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The End of the Trail: A 100 Mile Running Odyssey Paperback – June 1, 2006


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Product Details

  • Paperback: 220 pages
  • Publisher: John David Fischer; 1ST edition (June 1, 2006)
  • Language: English
  • ISBN-10: 0977991105
  • ISBN-13: 978-0977991105
  • Product Dimensions: 8.9 x 5.7 x 0.5 inches
  • Shipping Weight: 5.4 pounds (View shipping rates and policies)
  • Average Customer Review: 4.0 out of 5 stars  See all reviews (3 customer reviews)
  • Amazon Best Sellers Rank: #1,032,935 in Books (See Top 100 in Books)

Editorial Reviews

Review

I have known the author since the 80's....He and I share the same finish time, 23 hours, 34 minutes, but done in different years. So how did he do? After reading it I can say the book does indeed provide a good description for what it's like and what it takes to run the trail. He wrote this book twenty years after the event, working from personal notes he made in 1986.... this was the high point of J.D.'s athletic career and I think he felt compelled to write it all to preserve the wholeness of it all.... Another reason for the detail was his intent to give prospective Western States runners a guide for this adventure, to let them know what to expect as the trail wears them down and presents new challenges with each hill, canyon, and stream crossing. Following each chapter are a few paragraphs of his recent perspectives about that particular piece of trail, or about running in general, or about living and aging and what it all means to him.... Many uninspired personal accounts I have read of ultrarunning events can be paraphrased in two simple sentences. It was a really long run. It hurt a lot. But if J.D. were to distill his book down to its essence it would come out not as two choppy sentences but as a descriptive and meaninful haiku to live by. --Mark Haymond: "The Ringer: Tales of Wonder and Power" August, 2006

About the Author

John David Fischer was born and raised in Dunsmuir, California in 1942, near the slopes of Mt. Shasta, where he learned to ski as a teenager, and only steps from the Upper Sacramento River, one of the best trout fishing streams on the west coast. He received his degree and teaching credential in English and journalism from Chico State University. He served in the Army in Alaska, and taught 32 years of high school English and coached baseball and football in Visalia, Californa, retiring in 2000. Fischer ran his first marathon in 1981. Over the next two decades he completed 35 marathons and 39 ultramarathons, including the Western States in 1986 and 1989. Although he no longer runs the longer races, he still skis at least 25 days each winter and returns each summer to fly fish the Uppper Sacramento River. This is his second book.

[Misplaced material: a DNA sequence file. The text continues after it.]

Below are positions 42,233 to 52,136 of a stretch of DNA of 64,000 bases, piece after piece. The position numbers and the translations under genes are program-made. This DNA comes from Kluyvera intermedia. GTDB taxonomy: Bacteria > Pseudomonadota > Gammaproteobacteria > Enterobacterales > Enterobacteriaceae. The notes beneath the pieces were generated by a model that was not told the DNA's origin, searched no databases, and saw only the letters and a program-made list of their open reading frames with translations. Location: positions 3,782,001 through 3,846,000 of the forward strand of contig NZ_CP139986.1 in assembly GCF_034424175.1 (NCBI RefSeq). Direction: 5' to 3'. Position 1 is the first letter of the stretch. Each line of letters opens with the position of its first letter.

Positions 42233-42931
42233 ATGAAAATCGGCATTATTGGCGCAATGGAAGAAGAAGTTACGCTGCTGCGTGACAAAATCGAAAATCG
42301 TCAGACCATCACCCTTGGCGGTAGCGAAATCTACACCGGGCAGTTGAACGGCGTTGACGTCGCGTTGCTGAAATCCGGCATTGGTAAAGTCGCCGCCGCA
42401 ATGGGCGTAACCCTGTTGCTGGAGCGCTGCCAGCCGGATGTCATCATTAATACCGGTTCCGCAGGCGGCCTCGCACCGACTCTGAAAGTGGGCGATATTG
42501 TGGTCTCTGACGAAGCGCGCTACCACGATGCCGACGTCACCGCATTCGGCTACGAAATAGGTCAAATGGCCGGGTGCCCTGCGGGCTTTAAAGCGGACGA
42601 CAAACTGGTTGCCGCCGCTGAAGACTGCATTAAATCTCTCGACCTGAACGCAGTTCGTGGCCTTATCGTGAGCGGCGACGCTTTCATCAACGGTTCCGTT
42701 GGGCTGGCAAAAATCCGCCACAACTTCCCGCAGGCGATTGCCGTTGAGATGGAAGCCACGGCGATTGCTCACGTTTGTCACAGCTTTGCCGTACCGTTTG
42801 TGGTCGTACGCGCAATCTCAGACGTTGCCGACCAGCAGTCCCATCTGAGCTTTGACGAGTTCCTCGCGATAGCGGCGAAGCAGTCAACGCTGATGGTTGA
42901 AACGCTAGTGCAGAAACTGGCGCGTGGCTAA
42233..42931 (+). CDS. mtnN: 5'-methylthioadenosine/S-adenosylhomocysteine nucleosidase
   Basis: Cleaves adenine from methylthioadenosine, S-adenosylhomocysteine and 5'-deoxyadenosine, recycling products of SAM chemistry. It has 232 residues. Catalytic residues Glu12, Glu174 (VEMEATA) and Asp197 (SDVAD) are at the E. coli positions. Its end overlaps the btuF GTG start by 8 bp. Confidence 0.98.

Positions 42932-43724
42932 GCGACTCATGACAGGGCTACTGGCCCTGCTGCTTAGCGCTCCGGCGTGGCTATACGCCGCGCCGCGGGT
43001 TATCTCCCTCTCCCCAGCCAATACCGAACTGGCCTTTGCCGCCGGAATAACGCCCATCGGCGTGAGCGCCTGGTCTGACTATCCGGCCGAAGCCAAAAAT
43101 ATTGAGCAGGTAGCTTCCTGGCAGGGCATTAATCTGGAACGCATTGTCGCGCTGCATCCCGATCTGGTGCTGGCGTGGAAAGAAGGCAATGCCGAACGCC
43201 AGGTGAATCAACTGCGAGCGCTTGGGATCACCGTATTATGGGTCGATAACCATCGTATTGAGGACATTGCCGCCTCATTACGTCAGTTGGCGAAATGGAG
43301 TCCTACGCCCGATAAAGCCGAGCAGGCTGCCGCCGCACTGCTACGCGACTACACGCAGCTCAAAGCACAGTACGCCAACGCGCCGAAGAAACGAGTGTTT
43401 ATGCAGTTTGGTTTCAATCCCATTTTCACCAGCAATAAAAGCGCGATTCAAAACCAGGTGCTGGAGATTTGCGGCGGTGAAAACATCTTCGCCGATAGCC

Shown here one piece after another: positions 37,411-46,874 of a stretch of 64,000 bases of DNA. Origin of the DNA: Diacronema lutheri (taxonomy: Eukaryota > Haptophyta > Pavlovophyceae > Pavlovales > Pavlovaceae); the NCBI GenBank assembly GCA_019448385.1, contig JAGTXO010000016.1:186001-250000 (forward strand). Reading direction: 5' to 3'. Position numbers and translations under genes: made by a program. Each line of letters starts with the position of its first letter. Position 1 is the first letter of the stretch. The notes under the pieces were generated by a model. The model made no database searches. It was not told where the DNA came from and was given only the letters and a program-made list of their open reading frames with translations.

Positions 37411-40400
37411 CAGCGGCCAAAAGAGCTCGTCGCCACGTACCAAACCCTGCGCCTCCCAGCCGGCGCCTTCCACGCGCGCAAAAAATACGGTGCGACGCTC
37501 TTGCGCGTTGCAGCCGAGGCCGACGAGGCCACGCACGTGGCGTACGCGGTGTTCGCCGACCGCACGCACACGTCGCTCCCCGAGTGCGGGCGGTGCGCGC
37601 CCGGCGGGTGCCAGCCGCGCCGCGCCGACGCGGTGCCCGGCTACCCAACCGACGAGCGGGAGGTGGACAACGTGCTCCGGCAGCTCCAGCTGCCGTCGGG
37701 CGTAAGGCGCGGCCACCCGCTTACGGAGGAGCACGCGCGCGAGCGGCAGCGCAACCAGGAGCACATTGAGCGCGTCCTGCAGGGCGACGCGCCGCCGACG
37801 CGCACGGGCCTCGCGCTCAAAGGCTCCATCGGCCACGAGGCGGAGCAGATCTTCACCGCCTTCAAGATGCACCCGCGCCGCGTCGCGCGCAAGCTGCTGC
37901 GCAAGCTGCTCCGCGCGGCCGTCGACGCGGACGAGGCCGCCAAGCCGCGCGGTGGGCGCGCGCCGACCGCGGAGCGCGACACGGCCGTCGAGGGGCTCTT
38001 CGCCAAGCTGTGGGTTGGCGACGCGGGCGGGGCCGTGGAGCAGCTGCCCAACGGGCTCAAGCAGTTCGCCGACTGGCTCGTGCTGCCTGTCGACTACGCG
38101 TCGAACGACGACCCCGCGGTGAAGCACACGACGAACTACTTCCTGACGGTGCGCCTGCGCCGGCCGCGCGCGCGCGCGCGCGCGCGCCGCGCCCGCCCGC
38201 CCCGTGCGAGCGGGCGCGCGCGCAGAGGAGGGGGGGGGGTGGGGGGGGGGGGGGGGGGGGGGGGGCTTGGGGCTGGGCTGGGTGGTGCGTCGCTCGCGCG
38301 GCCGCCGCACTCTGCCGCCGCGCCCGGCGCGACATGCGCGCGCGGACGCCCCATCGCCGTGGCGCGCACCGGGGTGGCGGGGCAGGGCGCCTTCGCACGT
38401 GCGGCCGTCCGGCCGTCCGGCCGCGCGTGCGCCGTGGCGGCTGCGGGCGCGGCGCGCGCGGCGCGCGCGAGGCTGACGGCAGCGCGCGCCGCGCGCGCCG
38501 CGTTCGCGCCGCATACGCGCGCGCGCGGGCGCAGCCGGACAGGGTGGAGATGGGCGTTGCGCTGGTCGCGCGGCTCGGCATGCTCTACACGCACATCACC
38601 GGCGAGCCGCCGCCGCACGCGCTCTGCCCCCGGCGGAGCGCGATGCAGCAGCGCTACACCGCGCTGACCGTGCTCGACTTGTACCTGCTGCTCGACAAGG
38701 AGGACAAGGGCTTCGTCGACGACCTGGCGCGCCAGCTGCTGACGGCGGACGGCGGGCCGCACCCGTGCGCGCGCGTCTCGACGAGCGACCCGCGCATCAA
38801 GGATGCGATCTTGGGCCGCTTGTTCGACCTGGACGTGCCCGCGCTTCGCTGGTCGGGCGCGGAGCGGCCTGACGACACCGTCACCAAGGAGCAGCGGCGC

Customer Reviews

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Most Helpful Customer Reviews

13 of 13 people found the following review helpful By Amazon Customer on November 8, 2009
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I really enjoyed this book due to my interest in beginning a career in ultramarathoning. The author isn't a superhero, he doesn't light up the running world with his effort in the Western States 100 Mile Endurance Run, but then most people don't. For me, that is the great thing about this book. I could easily relate to his effort, to his mental, physical and emotional highs and lows as he endured nearly 24 hours of running in his bid to earn the coveted silver belt buckle. There are points where the author wanders, but this follows perfectly with his style of reflection coupled with the description of the run. I'd recommend this book to anyone interested in what an ultrarunner goes through or who's contemplating such a run themselves.
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5 of 5 people found the following review helpful By J. Racecar on March 10, 2011
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What I wanted to read was a step-by-step rundown of the Western States 100. Dean Karnazes gives a nice description in his book, "Ultramarathon Man", but I wanted more details. John David Fischer provided every detail I sought. My problem with this book was with that it quickly became flowery and over-written, cluttered by Fisher's attempts at conveying what this experience meant to him. By the end of the book I learned to skip the chapter-ending, italicized ruminations and just move on to the next chapter.

If what you're looking for is a tightly-written, easy-access running book, such as "Born to Run" or "What I Talk About When I Talk About Running", you should keep going. If you're an aspiring ultradistance runner who wants details about the grandaddy of American ultradistance trail running and a look inside the experience of a self-proclaimed runner of average ability who manages to use strategy, training and pure guts to get his buckle, then this is what you want.
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1 of 1 people found the following review helpful By pipparina on December 30, 2011
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I found this book just ok. The writer tried to be a bit too poetic for me when talking about the run ("the light sticks were like distant aliens watching us) I also found it just too long. I give kudos to anyone who runs this race, let alone buckles, but he could have used an editor to tighten it up. I skipped a lot just to be done.
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